THE heightened profile of the construction industry during the pandemic has left the sector in a strengthened position to make the case for change, the new chair of the Construction Scotland Industry Leadership Group (CSILG) has said.
Ron Fraser made the claim in an exclusive interview with Project Scotland, in which the civil engineer and former MD spoke of his desire to repay an industry he said gave him over 40 years of ‘interesting and challenging’ work – as it looks to tackle the materials shortage, put skilled young professionals at the forefront of promoting the sector, and help build upon the increasing understanding of the industry’s importance to the country.
“It became clear in lockdown that very little construction is not essential,” Ron explained. “I think the performance of the sector surprised some people; it had the discipline to operate under Covid and it became clear just how much it supports the economy – not just through the builds themselves, but the impact that build then has once operational.”
Ron began his new role on November 1, succeeding Ken Gillespie. He first joined CSILG in 2015 before being appointed executive director in 2017. He was part of the cohort which developed the safe operating guidance that allowed for the return of construction following its shutdown at the onset of the pandemic.
A long-standing advocate of better procurement practices in the industry, Ron sees changes in this area as being ‘likely the biggest catalyst’ in improving the overall performance of the sector.
“Construction has become an industry that generates a very low margin and that means there’s little money left to invest in the things that we want to invest in, such as future skills and training and new methods of working,” he added. “Procurement needs to be a fairer balance between the risk and the reward. There are many clients out there who are very good at this and procure their projects in a more equitable way, but there’s still too many who continue to drive down to the lowest cost, which is not sustainable for either the sector or the Scottish economy.”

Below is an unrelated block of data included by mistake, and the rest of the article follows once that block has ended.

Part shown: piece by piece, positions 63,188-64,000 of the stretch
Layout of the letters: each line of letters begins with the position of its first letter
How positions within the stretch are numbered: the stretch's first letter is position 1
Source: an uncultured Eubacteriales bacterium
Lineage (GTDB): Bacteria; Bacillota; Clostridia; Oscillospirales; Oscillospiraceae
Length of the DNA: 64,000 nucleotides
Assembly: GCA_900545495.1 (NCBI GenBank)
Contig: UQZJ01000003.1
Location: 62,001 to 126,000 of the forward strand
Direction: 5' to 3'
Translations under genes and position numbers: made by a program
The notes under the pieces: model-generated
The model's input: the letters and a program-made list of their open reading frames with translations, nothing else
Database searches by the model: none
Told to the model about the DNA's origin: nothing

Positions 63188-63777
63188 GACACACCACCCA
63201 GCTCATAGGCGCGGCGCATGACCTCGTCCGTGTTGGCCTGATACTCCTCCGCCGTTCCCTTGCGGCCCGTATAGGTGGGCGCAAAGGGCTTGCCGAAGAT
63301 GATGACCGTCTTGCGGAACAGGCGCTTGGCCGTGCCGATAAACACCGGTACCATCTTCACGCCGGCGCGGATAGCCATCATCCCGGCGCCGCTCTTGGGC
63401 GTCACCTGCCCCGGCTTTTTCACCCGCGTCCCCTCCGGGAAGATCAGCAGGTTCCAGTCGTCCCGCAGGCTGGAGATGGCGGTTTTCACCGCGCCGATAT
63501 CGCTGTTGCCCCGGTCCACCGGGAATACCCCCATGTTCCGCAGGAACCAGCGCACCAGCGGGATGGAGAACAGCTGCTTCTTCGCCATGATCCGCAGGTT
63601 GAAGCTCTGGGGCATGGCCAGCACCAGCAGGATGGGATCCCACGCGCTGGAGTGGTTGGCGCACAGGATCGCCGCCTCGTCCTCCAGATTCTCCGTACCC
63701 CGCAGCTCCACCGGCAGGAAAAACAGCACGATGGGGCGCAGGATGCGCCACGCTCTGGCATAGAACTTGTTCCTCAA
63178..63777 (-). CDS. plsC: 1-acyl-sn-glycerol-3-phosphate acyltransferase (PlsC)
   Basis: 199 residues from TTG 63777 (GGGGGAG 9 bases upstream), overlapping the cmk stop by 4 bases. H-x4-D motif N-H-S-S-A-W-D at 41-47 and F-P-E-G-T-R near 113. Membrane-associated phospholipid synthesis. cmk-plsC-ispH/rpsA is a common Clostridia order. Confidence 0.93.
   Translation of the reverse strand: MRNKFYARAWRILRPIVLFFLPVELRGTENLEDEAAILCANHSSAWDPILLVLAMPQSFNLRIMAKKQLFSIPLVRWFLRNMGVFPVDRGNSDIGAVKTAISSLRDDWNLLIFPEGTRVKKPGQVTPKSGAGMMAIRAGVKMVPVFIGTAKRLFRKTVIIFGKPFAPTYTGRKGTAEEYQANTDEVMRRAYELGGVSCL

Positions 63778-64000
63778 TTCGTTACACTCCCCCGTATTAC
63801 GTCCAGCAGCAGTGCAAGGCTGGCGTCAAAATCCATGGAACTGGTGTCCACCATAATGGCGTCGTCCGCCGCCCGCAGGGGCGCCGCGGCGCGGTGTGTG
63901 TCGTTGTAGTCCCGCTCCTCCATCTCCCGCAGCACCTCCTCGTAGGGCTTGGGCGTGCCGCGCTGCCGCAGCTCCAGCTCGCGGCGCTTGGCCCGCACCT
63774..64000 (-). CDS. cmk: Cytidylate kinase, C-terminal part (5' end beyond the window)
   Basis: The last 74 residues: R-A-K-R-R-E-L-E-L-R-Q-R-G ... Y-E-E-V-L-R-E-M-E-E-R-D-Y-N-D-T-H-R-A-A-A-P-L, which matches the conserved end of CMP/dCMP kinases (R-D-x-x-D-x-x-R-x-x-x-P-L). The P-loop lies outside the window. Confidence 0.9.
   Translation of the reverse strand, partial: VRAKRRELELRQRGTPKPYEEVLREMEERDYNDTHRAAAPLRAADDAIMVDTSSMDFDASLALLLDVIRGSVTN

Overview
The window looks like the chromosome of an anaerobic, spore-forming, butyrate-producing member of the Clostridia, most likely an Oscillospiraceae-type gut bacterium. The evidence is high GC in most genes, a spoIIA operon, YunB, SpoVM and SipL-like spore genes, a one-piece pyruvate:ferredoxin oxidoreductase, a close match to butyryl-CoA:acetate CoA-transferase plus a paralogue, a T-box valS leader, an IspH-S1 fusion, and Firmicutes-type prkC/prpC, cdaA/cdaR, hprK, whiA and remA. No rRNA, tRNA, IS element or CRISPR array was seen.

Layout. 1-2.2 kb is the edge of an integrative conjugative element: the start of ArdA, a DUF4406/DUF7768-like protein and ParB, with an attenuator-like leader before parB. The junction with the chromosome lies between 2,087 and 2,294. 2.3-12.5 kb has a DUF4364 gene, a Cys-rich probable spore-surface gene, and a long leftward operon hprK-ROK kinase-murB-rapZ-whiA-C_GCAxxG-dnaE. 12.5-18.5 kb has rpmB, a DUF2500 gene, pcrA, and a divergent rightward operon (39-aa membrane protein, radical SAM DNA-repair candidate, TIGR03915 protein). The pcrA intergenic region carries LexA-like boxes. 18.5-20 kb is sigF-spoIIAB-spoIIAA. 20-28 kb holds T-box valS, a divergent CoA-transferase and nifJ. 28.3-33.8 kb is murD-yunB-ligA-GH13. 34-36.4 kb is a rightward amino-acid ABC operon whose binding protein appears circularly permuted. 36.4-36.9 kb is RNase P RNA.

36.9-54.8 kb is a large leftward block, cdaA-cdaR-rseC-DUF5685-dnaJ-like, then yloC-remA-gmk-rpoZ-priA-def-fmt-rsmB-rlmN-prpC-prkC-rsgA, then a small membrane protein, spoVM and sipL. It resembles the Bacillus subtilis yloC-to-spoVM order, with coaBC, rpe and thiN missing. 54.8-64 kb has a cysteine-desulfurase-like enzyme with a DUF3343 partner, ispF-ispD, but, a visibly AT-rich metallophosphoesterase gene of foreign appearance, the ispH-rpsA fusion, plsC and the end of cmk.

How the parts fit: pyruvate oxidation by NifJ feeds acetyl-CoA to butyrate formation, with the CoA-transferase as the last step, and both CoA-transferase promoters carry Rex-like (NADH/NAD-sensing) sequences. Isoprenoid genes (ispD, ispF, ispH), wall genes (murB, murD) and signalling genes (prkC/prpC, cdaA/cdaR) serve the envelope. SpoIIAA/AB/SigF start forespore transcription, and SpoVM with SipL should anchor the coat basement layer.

He hopes, working together with the Scottish Government and customers in both the public and private sectors, that a more collaborative approach can be taken in procurement – with firms and clients encouraged to discuss aspects of projects such as where the risks in works lie, thus accounting for any potential additional costs which could crop up.
Naturally, acting as the bridge between the sector and government, CSILG has been at the forefront, together with colleagues from industry and government, under the umbrella of the Construction Leadership Forum, of seeking the development of a solution around the ongoing materials shortage blighting construction – an issue which perhaps compounds the need for fresh approaches to procurement, given the constant uncertainty.
“It’s probably the most immediate of problems,” Ron said. “Unfortunately, the timescale that it takes to develop alternative sources of materials and supplies is too long to do anything about in the short term.
“Most clients are looking to agree alternative materials, or approaches to try and avoid the delays, but these are challenges that in the short term are quite hard to overcome and we’re just having to go through a very bumpy period.
“Hopefully in the early period of next year that will ease off, but I expect some price increases will remain – because prices in most sectors tend to stay once they go up – but that might improve as prices being up will see more competitors enter the market and materials will eventually become more available.”
Another facet to the perfect storm hitting construction is the skills shortage, which has existed for some time but has perhaps intensified in recent years. Ron explained that better promotion of the industry is needed – those of us who work in the sector are often not good at explaining how interesting it can be and it is unreasonable to expect career advisors to have more than a basic understanding of the industry.
“You usually find that kids are very interested in construction when they’re in primary school – the Bob the Builder stage, if you like – but we tend to lose them once they get to secondary school, in particular girls.